The last of the musical dinosaurs shuffles toward extinction

Another record store in Shanghai is about to shut down as the nostalgia for music and discs of a bygone age is quietly fading away.
Jiang Xiaowei / SHINE

Customers pick albums and movies in Classic Music Store on Thursday.

It's been quite the hustle in the narrow dead-end at 64 Fenyang Road over the past few days. People, young and old, have come to bid farewell to an old friend. 

"Classic Music Store," a record shop that has been there for 14 years, closes for good on Sunday.

Fenyang Road, a tranquil street in Xuhui District, is sometimes called “the street of music,” for this is where Shanghai Conservatory of Music is to be found and was once home to many music shops.

But Classic is the last record shop standing in the street, perhaps one of the last of privately owned record stores in the whole country, a dinosaur, struggling to survive with an out-of-date shopping style in the face of the rise of the smart little mammals of e-commerce.

First DZMZ (Dazimingzhong) market, a sacred place for album lovers, was demolished in 2008. Then, more and more record stores hidden in backstreets and lanes disappeared. Copyright regulations tightened, digital music rose and the tiny bright lights of "real" music, were slowly snuffed out, one by one...

Jiang Xiaowei / SHINE

Many racks in the store are already empty by Thursday.

Classic is justly famed among grassroot music lovers for its variety of genres and low prices. A goodly number of pirate CDs and DVDs stood back-to-back and shoulder-to-shoulder with their legal cousins. If you couldn't find what you wanted at Classic, just ask, and a few days later, your needs may be mysteriously met.

It is not hard to find the store, especially in recent days. According to its owner, who insists on being called A Jiu (Mr Nine), the lease on the store will end soon, and he has no desire to sign a new one.

The store sells LPs, CDs, and DVDs, some legal copies, many not. It prints music scores for students at the conservatory. It even shoots commercials. “We sell whatever I’m interested,” A Jiu said.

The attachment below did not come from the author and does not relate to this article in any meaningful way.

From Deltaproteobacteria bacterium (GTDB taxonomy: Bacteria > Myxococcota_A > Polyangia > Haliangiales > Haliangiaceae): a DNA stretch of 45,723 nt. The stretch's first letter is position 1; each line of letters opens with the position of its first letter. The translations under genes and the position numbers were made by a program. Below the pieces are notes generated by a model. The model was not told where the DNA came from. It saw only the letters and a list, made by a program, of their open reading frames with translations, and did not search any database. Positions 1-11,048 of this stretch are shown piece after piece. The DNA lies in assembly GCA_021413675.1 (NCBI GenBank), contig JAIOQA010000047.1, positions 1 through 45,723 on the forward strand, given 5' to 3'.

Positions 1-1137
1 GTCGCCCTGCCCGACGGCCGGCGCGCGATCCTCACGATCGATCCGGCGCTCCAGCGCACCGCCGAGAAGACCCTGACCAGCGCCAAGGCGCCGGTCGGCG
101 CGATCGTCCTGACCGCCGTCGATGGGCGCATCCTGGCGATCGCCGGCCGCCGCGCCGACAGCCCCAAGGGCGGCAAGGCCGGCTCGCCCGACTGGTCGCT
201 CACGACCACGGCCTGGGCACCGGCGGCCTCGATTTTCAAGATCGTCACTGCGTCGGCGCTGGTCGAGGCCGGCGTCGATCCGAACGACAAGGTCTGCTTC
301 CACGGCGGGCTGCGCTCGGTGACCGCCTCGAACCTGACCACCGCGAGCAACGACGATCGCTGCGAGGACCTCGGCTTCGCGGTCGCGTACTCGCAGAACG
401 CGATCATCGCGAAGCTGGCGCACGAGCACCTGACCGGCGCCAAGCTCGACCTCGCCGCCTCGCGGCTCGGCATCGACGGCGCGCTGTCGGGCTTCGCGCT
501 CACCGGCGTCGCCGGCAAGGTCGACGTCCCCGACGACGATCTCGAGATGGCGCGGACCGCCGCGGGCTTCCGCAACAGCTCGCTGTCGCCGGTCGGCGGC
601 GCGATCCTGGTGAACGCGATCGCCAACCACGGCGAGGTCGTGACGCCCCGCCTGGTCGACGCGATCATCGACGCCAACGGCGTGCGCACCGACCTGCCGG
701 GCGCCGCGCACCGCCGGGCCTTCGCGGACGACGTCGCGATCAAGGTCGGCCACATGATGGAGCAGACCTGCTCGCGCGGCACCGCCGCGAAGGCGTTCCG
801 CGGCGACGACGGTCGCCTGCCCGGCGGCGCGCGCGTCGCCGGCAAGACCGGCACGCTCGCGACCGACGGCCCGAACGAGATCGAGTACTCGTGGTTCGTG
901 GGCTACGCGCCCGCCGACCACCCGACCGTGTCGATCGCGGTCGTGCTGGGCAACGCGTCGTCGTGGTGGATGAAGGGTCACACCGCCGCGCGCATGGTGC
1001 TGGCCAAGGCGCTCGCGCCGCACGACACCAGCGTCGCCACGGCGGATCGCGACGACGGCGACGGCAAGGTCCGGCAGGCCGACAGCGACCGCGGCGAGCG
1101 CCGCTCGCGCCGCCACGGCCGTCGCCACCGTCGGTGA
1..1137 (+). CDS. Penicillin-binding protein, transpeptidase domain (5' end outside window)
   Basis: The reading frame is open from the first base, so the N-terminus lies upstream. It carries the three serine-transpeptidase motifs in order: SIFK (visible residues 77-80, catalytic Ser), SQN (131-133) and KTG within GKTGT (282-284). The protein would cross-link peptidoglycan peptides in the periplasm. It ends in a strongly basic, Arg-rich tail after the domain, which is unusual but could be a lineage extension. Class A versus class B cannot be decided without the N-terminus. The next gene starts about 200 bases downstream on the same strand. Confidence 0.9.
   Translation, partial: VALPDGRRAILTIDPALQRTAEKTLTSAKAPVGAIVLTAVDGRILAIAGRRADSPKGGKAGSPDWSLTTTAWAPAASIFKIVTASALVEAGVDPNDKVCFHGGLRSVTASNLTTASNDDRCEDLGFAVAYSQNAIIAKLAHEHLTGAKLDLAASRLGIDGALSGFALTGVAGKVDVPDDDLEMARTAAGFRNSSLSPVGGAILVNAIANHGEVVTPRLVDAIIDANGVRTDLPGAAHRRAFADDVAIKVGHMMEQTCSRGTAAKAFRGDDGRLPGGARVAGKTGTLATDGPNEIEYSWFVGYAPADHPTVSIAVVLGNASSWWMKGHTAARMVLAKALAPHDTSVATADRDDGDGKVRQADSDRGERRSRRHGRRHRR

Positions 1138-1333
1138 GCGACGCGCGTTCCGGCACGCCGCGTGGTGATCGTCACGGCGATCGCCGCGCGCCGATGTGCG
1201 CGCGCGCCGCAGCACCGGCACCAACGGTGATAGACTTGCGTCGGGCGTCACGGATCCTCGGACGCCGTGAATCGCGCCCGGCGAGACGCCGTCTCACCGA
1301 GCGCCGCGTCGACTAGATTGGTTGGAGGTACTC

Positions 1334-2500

A Jiu claims sales volume is good, but he has bigger fish to fry. "Fourteen years is long enough," he said.

When Shanghai Daily visited the store Thursday morning, many of the racks were already empty. What was left was piled up higgledy-piggledy on the floor, making it difficult to even find a place to stand. Customers with their heads in piles of CDs and DVDs were crammed into the tiny store. The air was musty, stale and stuffy.

Jiang Xiaowei / SHINE

The storefront of Classic.

Yesterday, A Jiu was not in the store opened in 2004 when he graduated from college, but spoke to us on the phone. 

"I started directing commercials for CCTV and others several years ago," he said, but resigned from CCTV in May and joined a startup. "Since then I have been pretty busy. I have no time for the store."

“Don’t touch that pile of DVDs. They are already sold. Look at the tags! What is wrong with you people?” an old lady yelled at two customers eying a pile of DVDs of a Japanese TV series. “No bargains here today, or tomorrow!” she shrieked.

Her name is Liang Ping. She is Mr Nine’s mother. She and her husband were left in charge of the clearance. They know little about music or movies. Whenever a customer tried to buy something, they took photos of the CDs or DVDs and sent them to A Jiu. A Jiu would reply with a price.

Old Zhou, A Jiu’s father, said his son has no intention of opening another record store. “Everything must go,” said Zhou. “We are exhausted.”

Many of the discs have been sold through WeChat. A Jiu’s friends have been constantly updating list of what's available for weeks.

“My friend told me the shop was clearing out, so I came to take my chances and see if I could find anything interesting,” said Huang Chenghao, a Japanese Showa music fan and a movie buff. He bought a couple of DVDs.

Lily Zhang came to the store with her little daughter and bought a pile of LPs for 720 yuan (US$104). “It is always sad to see a record store shutting down,” said Zhang. “Fewer and fewer people appreciate physical music products.”

Jiang Xiaowei / SHINE

Classic Music Store scrawled its services on the wall at the entrance of the alley of 64 Fenyang Road.

When it first opened, people of different occupations, ages and classes congregated in the poky little store, looking for treasure among what looked like piles of trash. As e-commerce boomed, that treasure, generally original, legal copies of music from overseas, become quite easy to come by. Getting your hands on an original disk in China has never been less hassle, and much of the joy and kudos of ownership has been lost. 

“I haven’t been hunting for discs from stores for quite a while, you can find everything online,” said Qiu, a dedicated collector, “which to some extent explains why the quality and variety of discs in stores keep getting worse.”

Nonetheless, people kept filing in and out of the store. Some took piles of discs, some simply took pictures. Liang yelled some more and screamed at those who weren’t buying to get out. “It is really cramped here, please make some space.”

“It is a forlorn farewell,” said A Jiu. “But it’s alright. Tomorrow is another day.”

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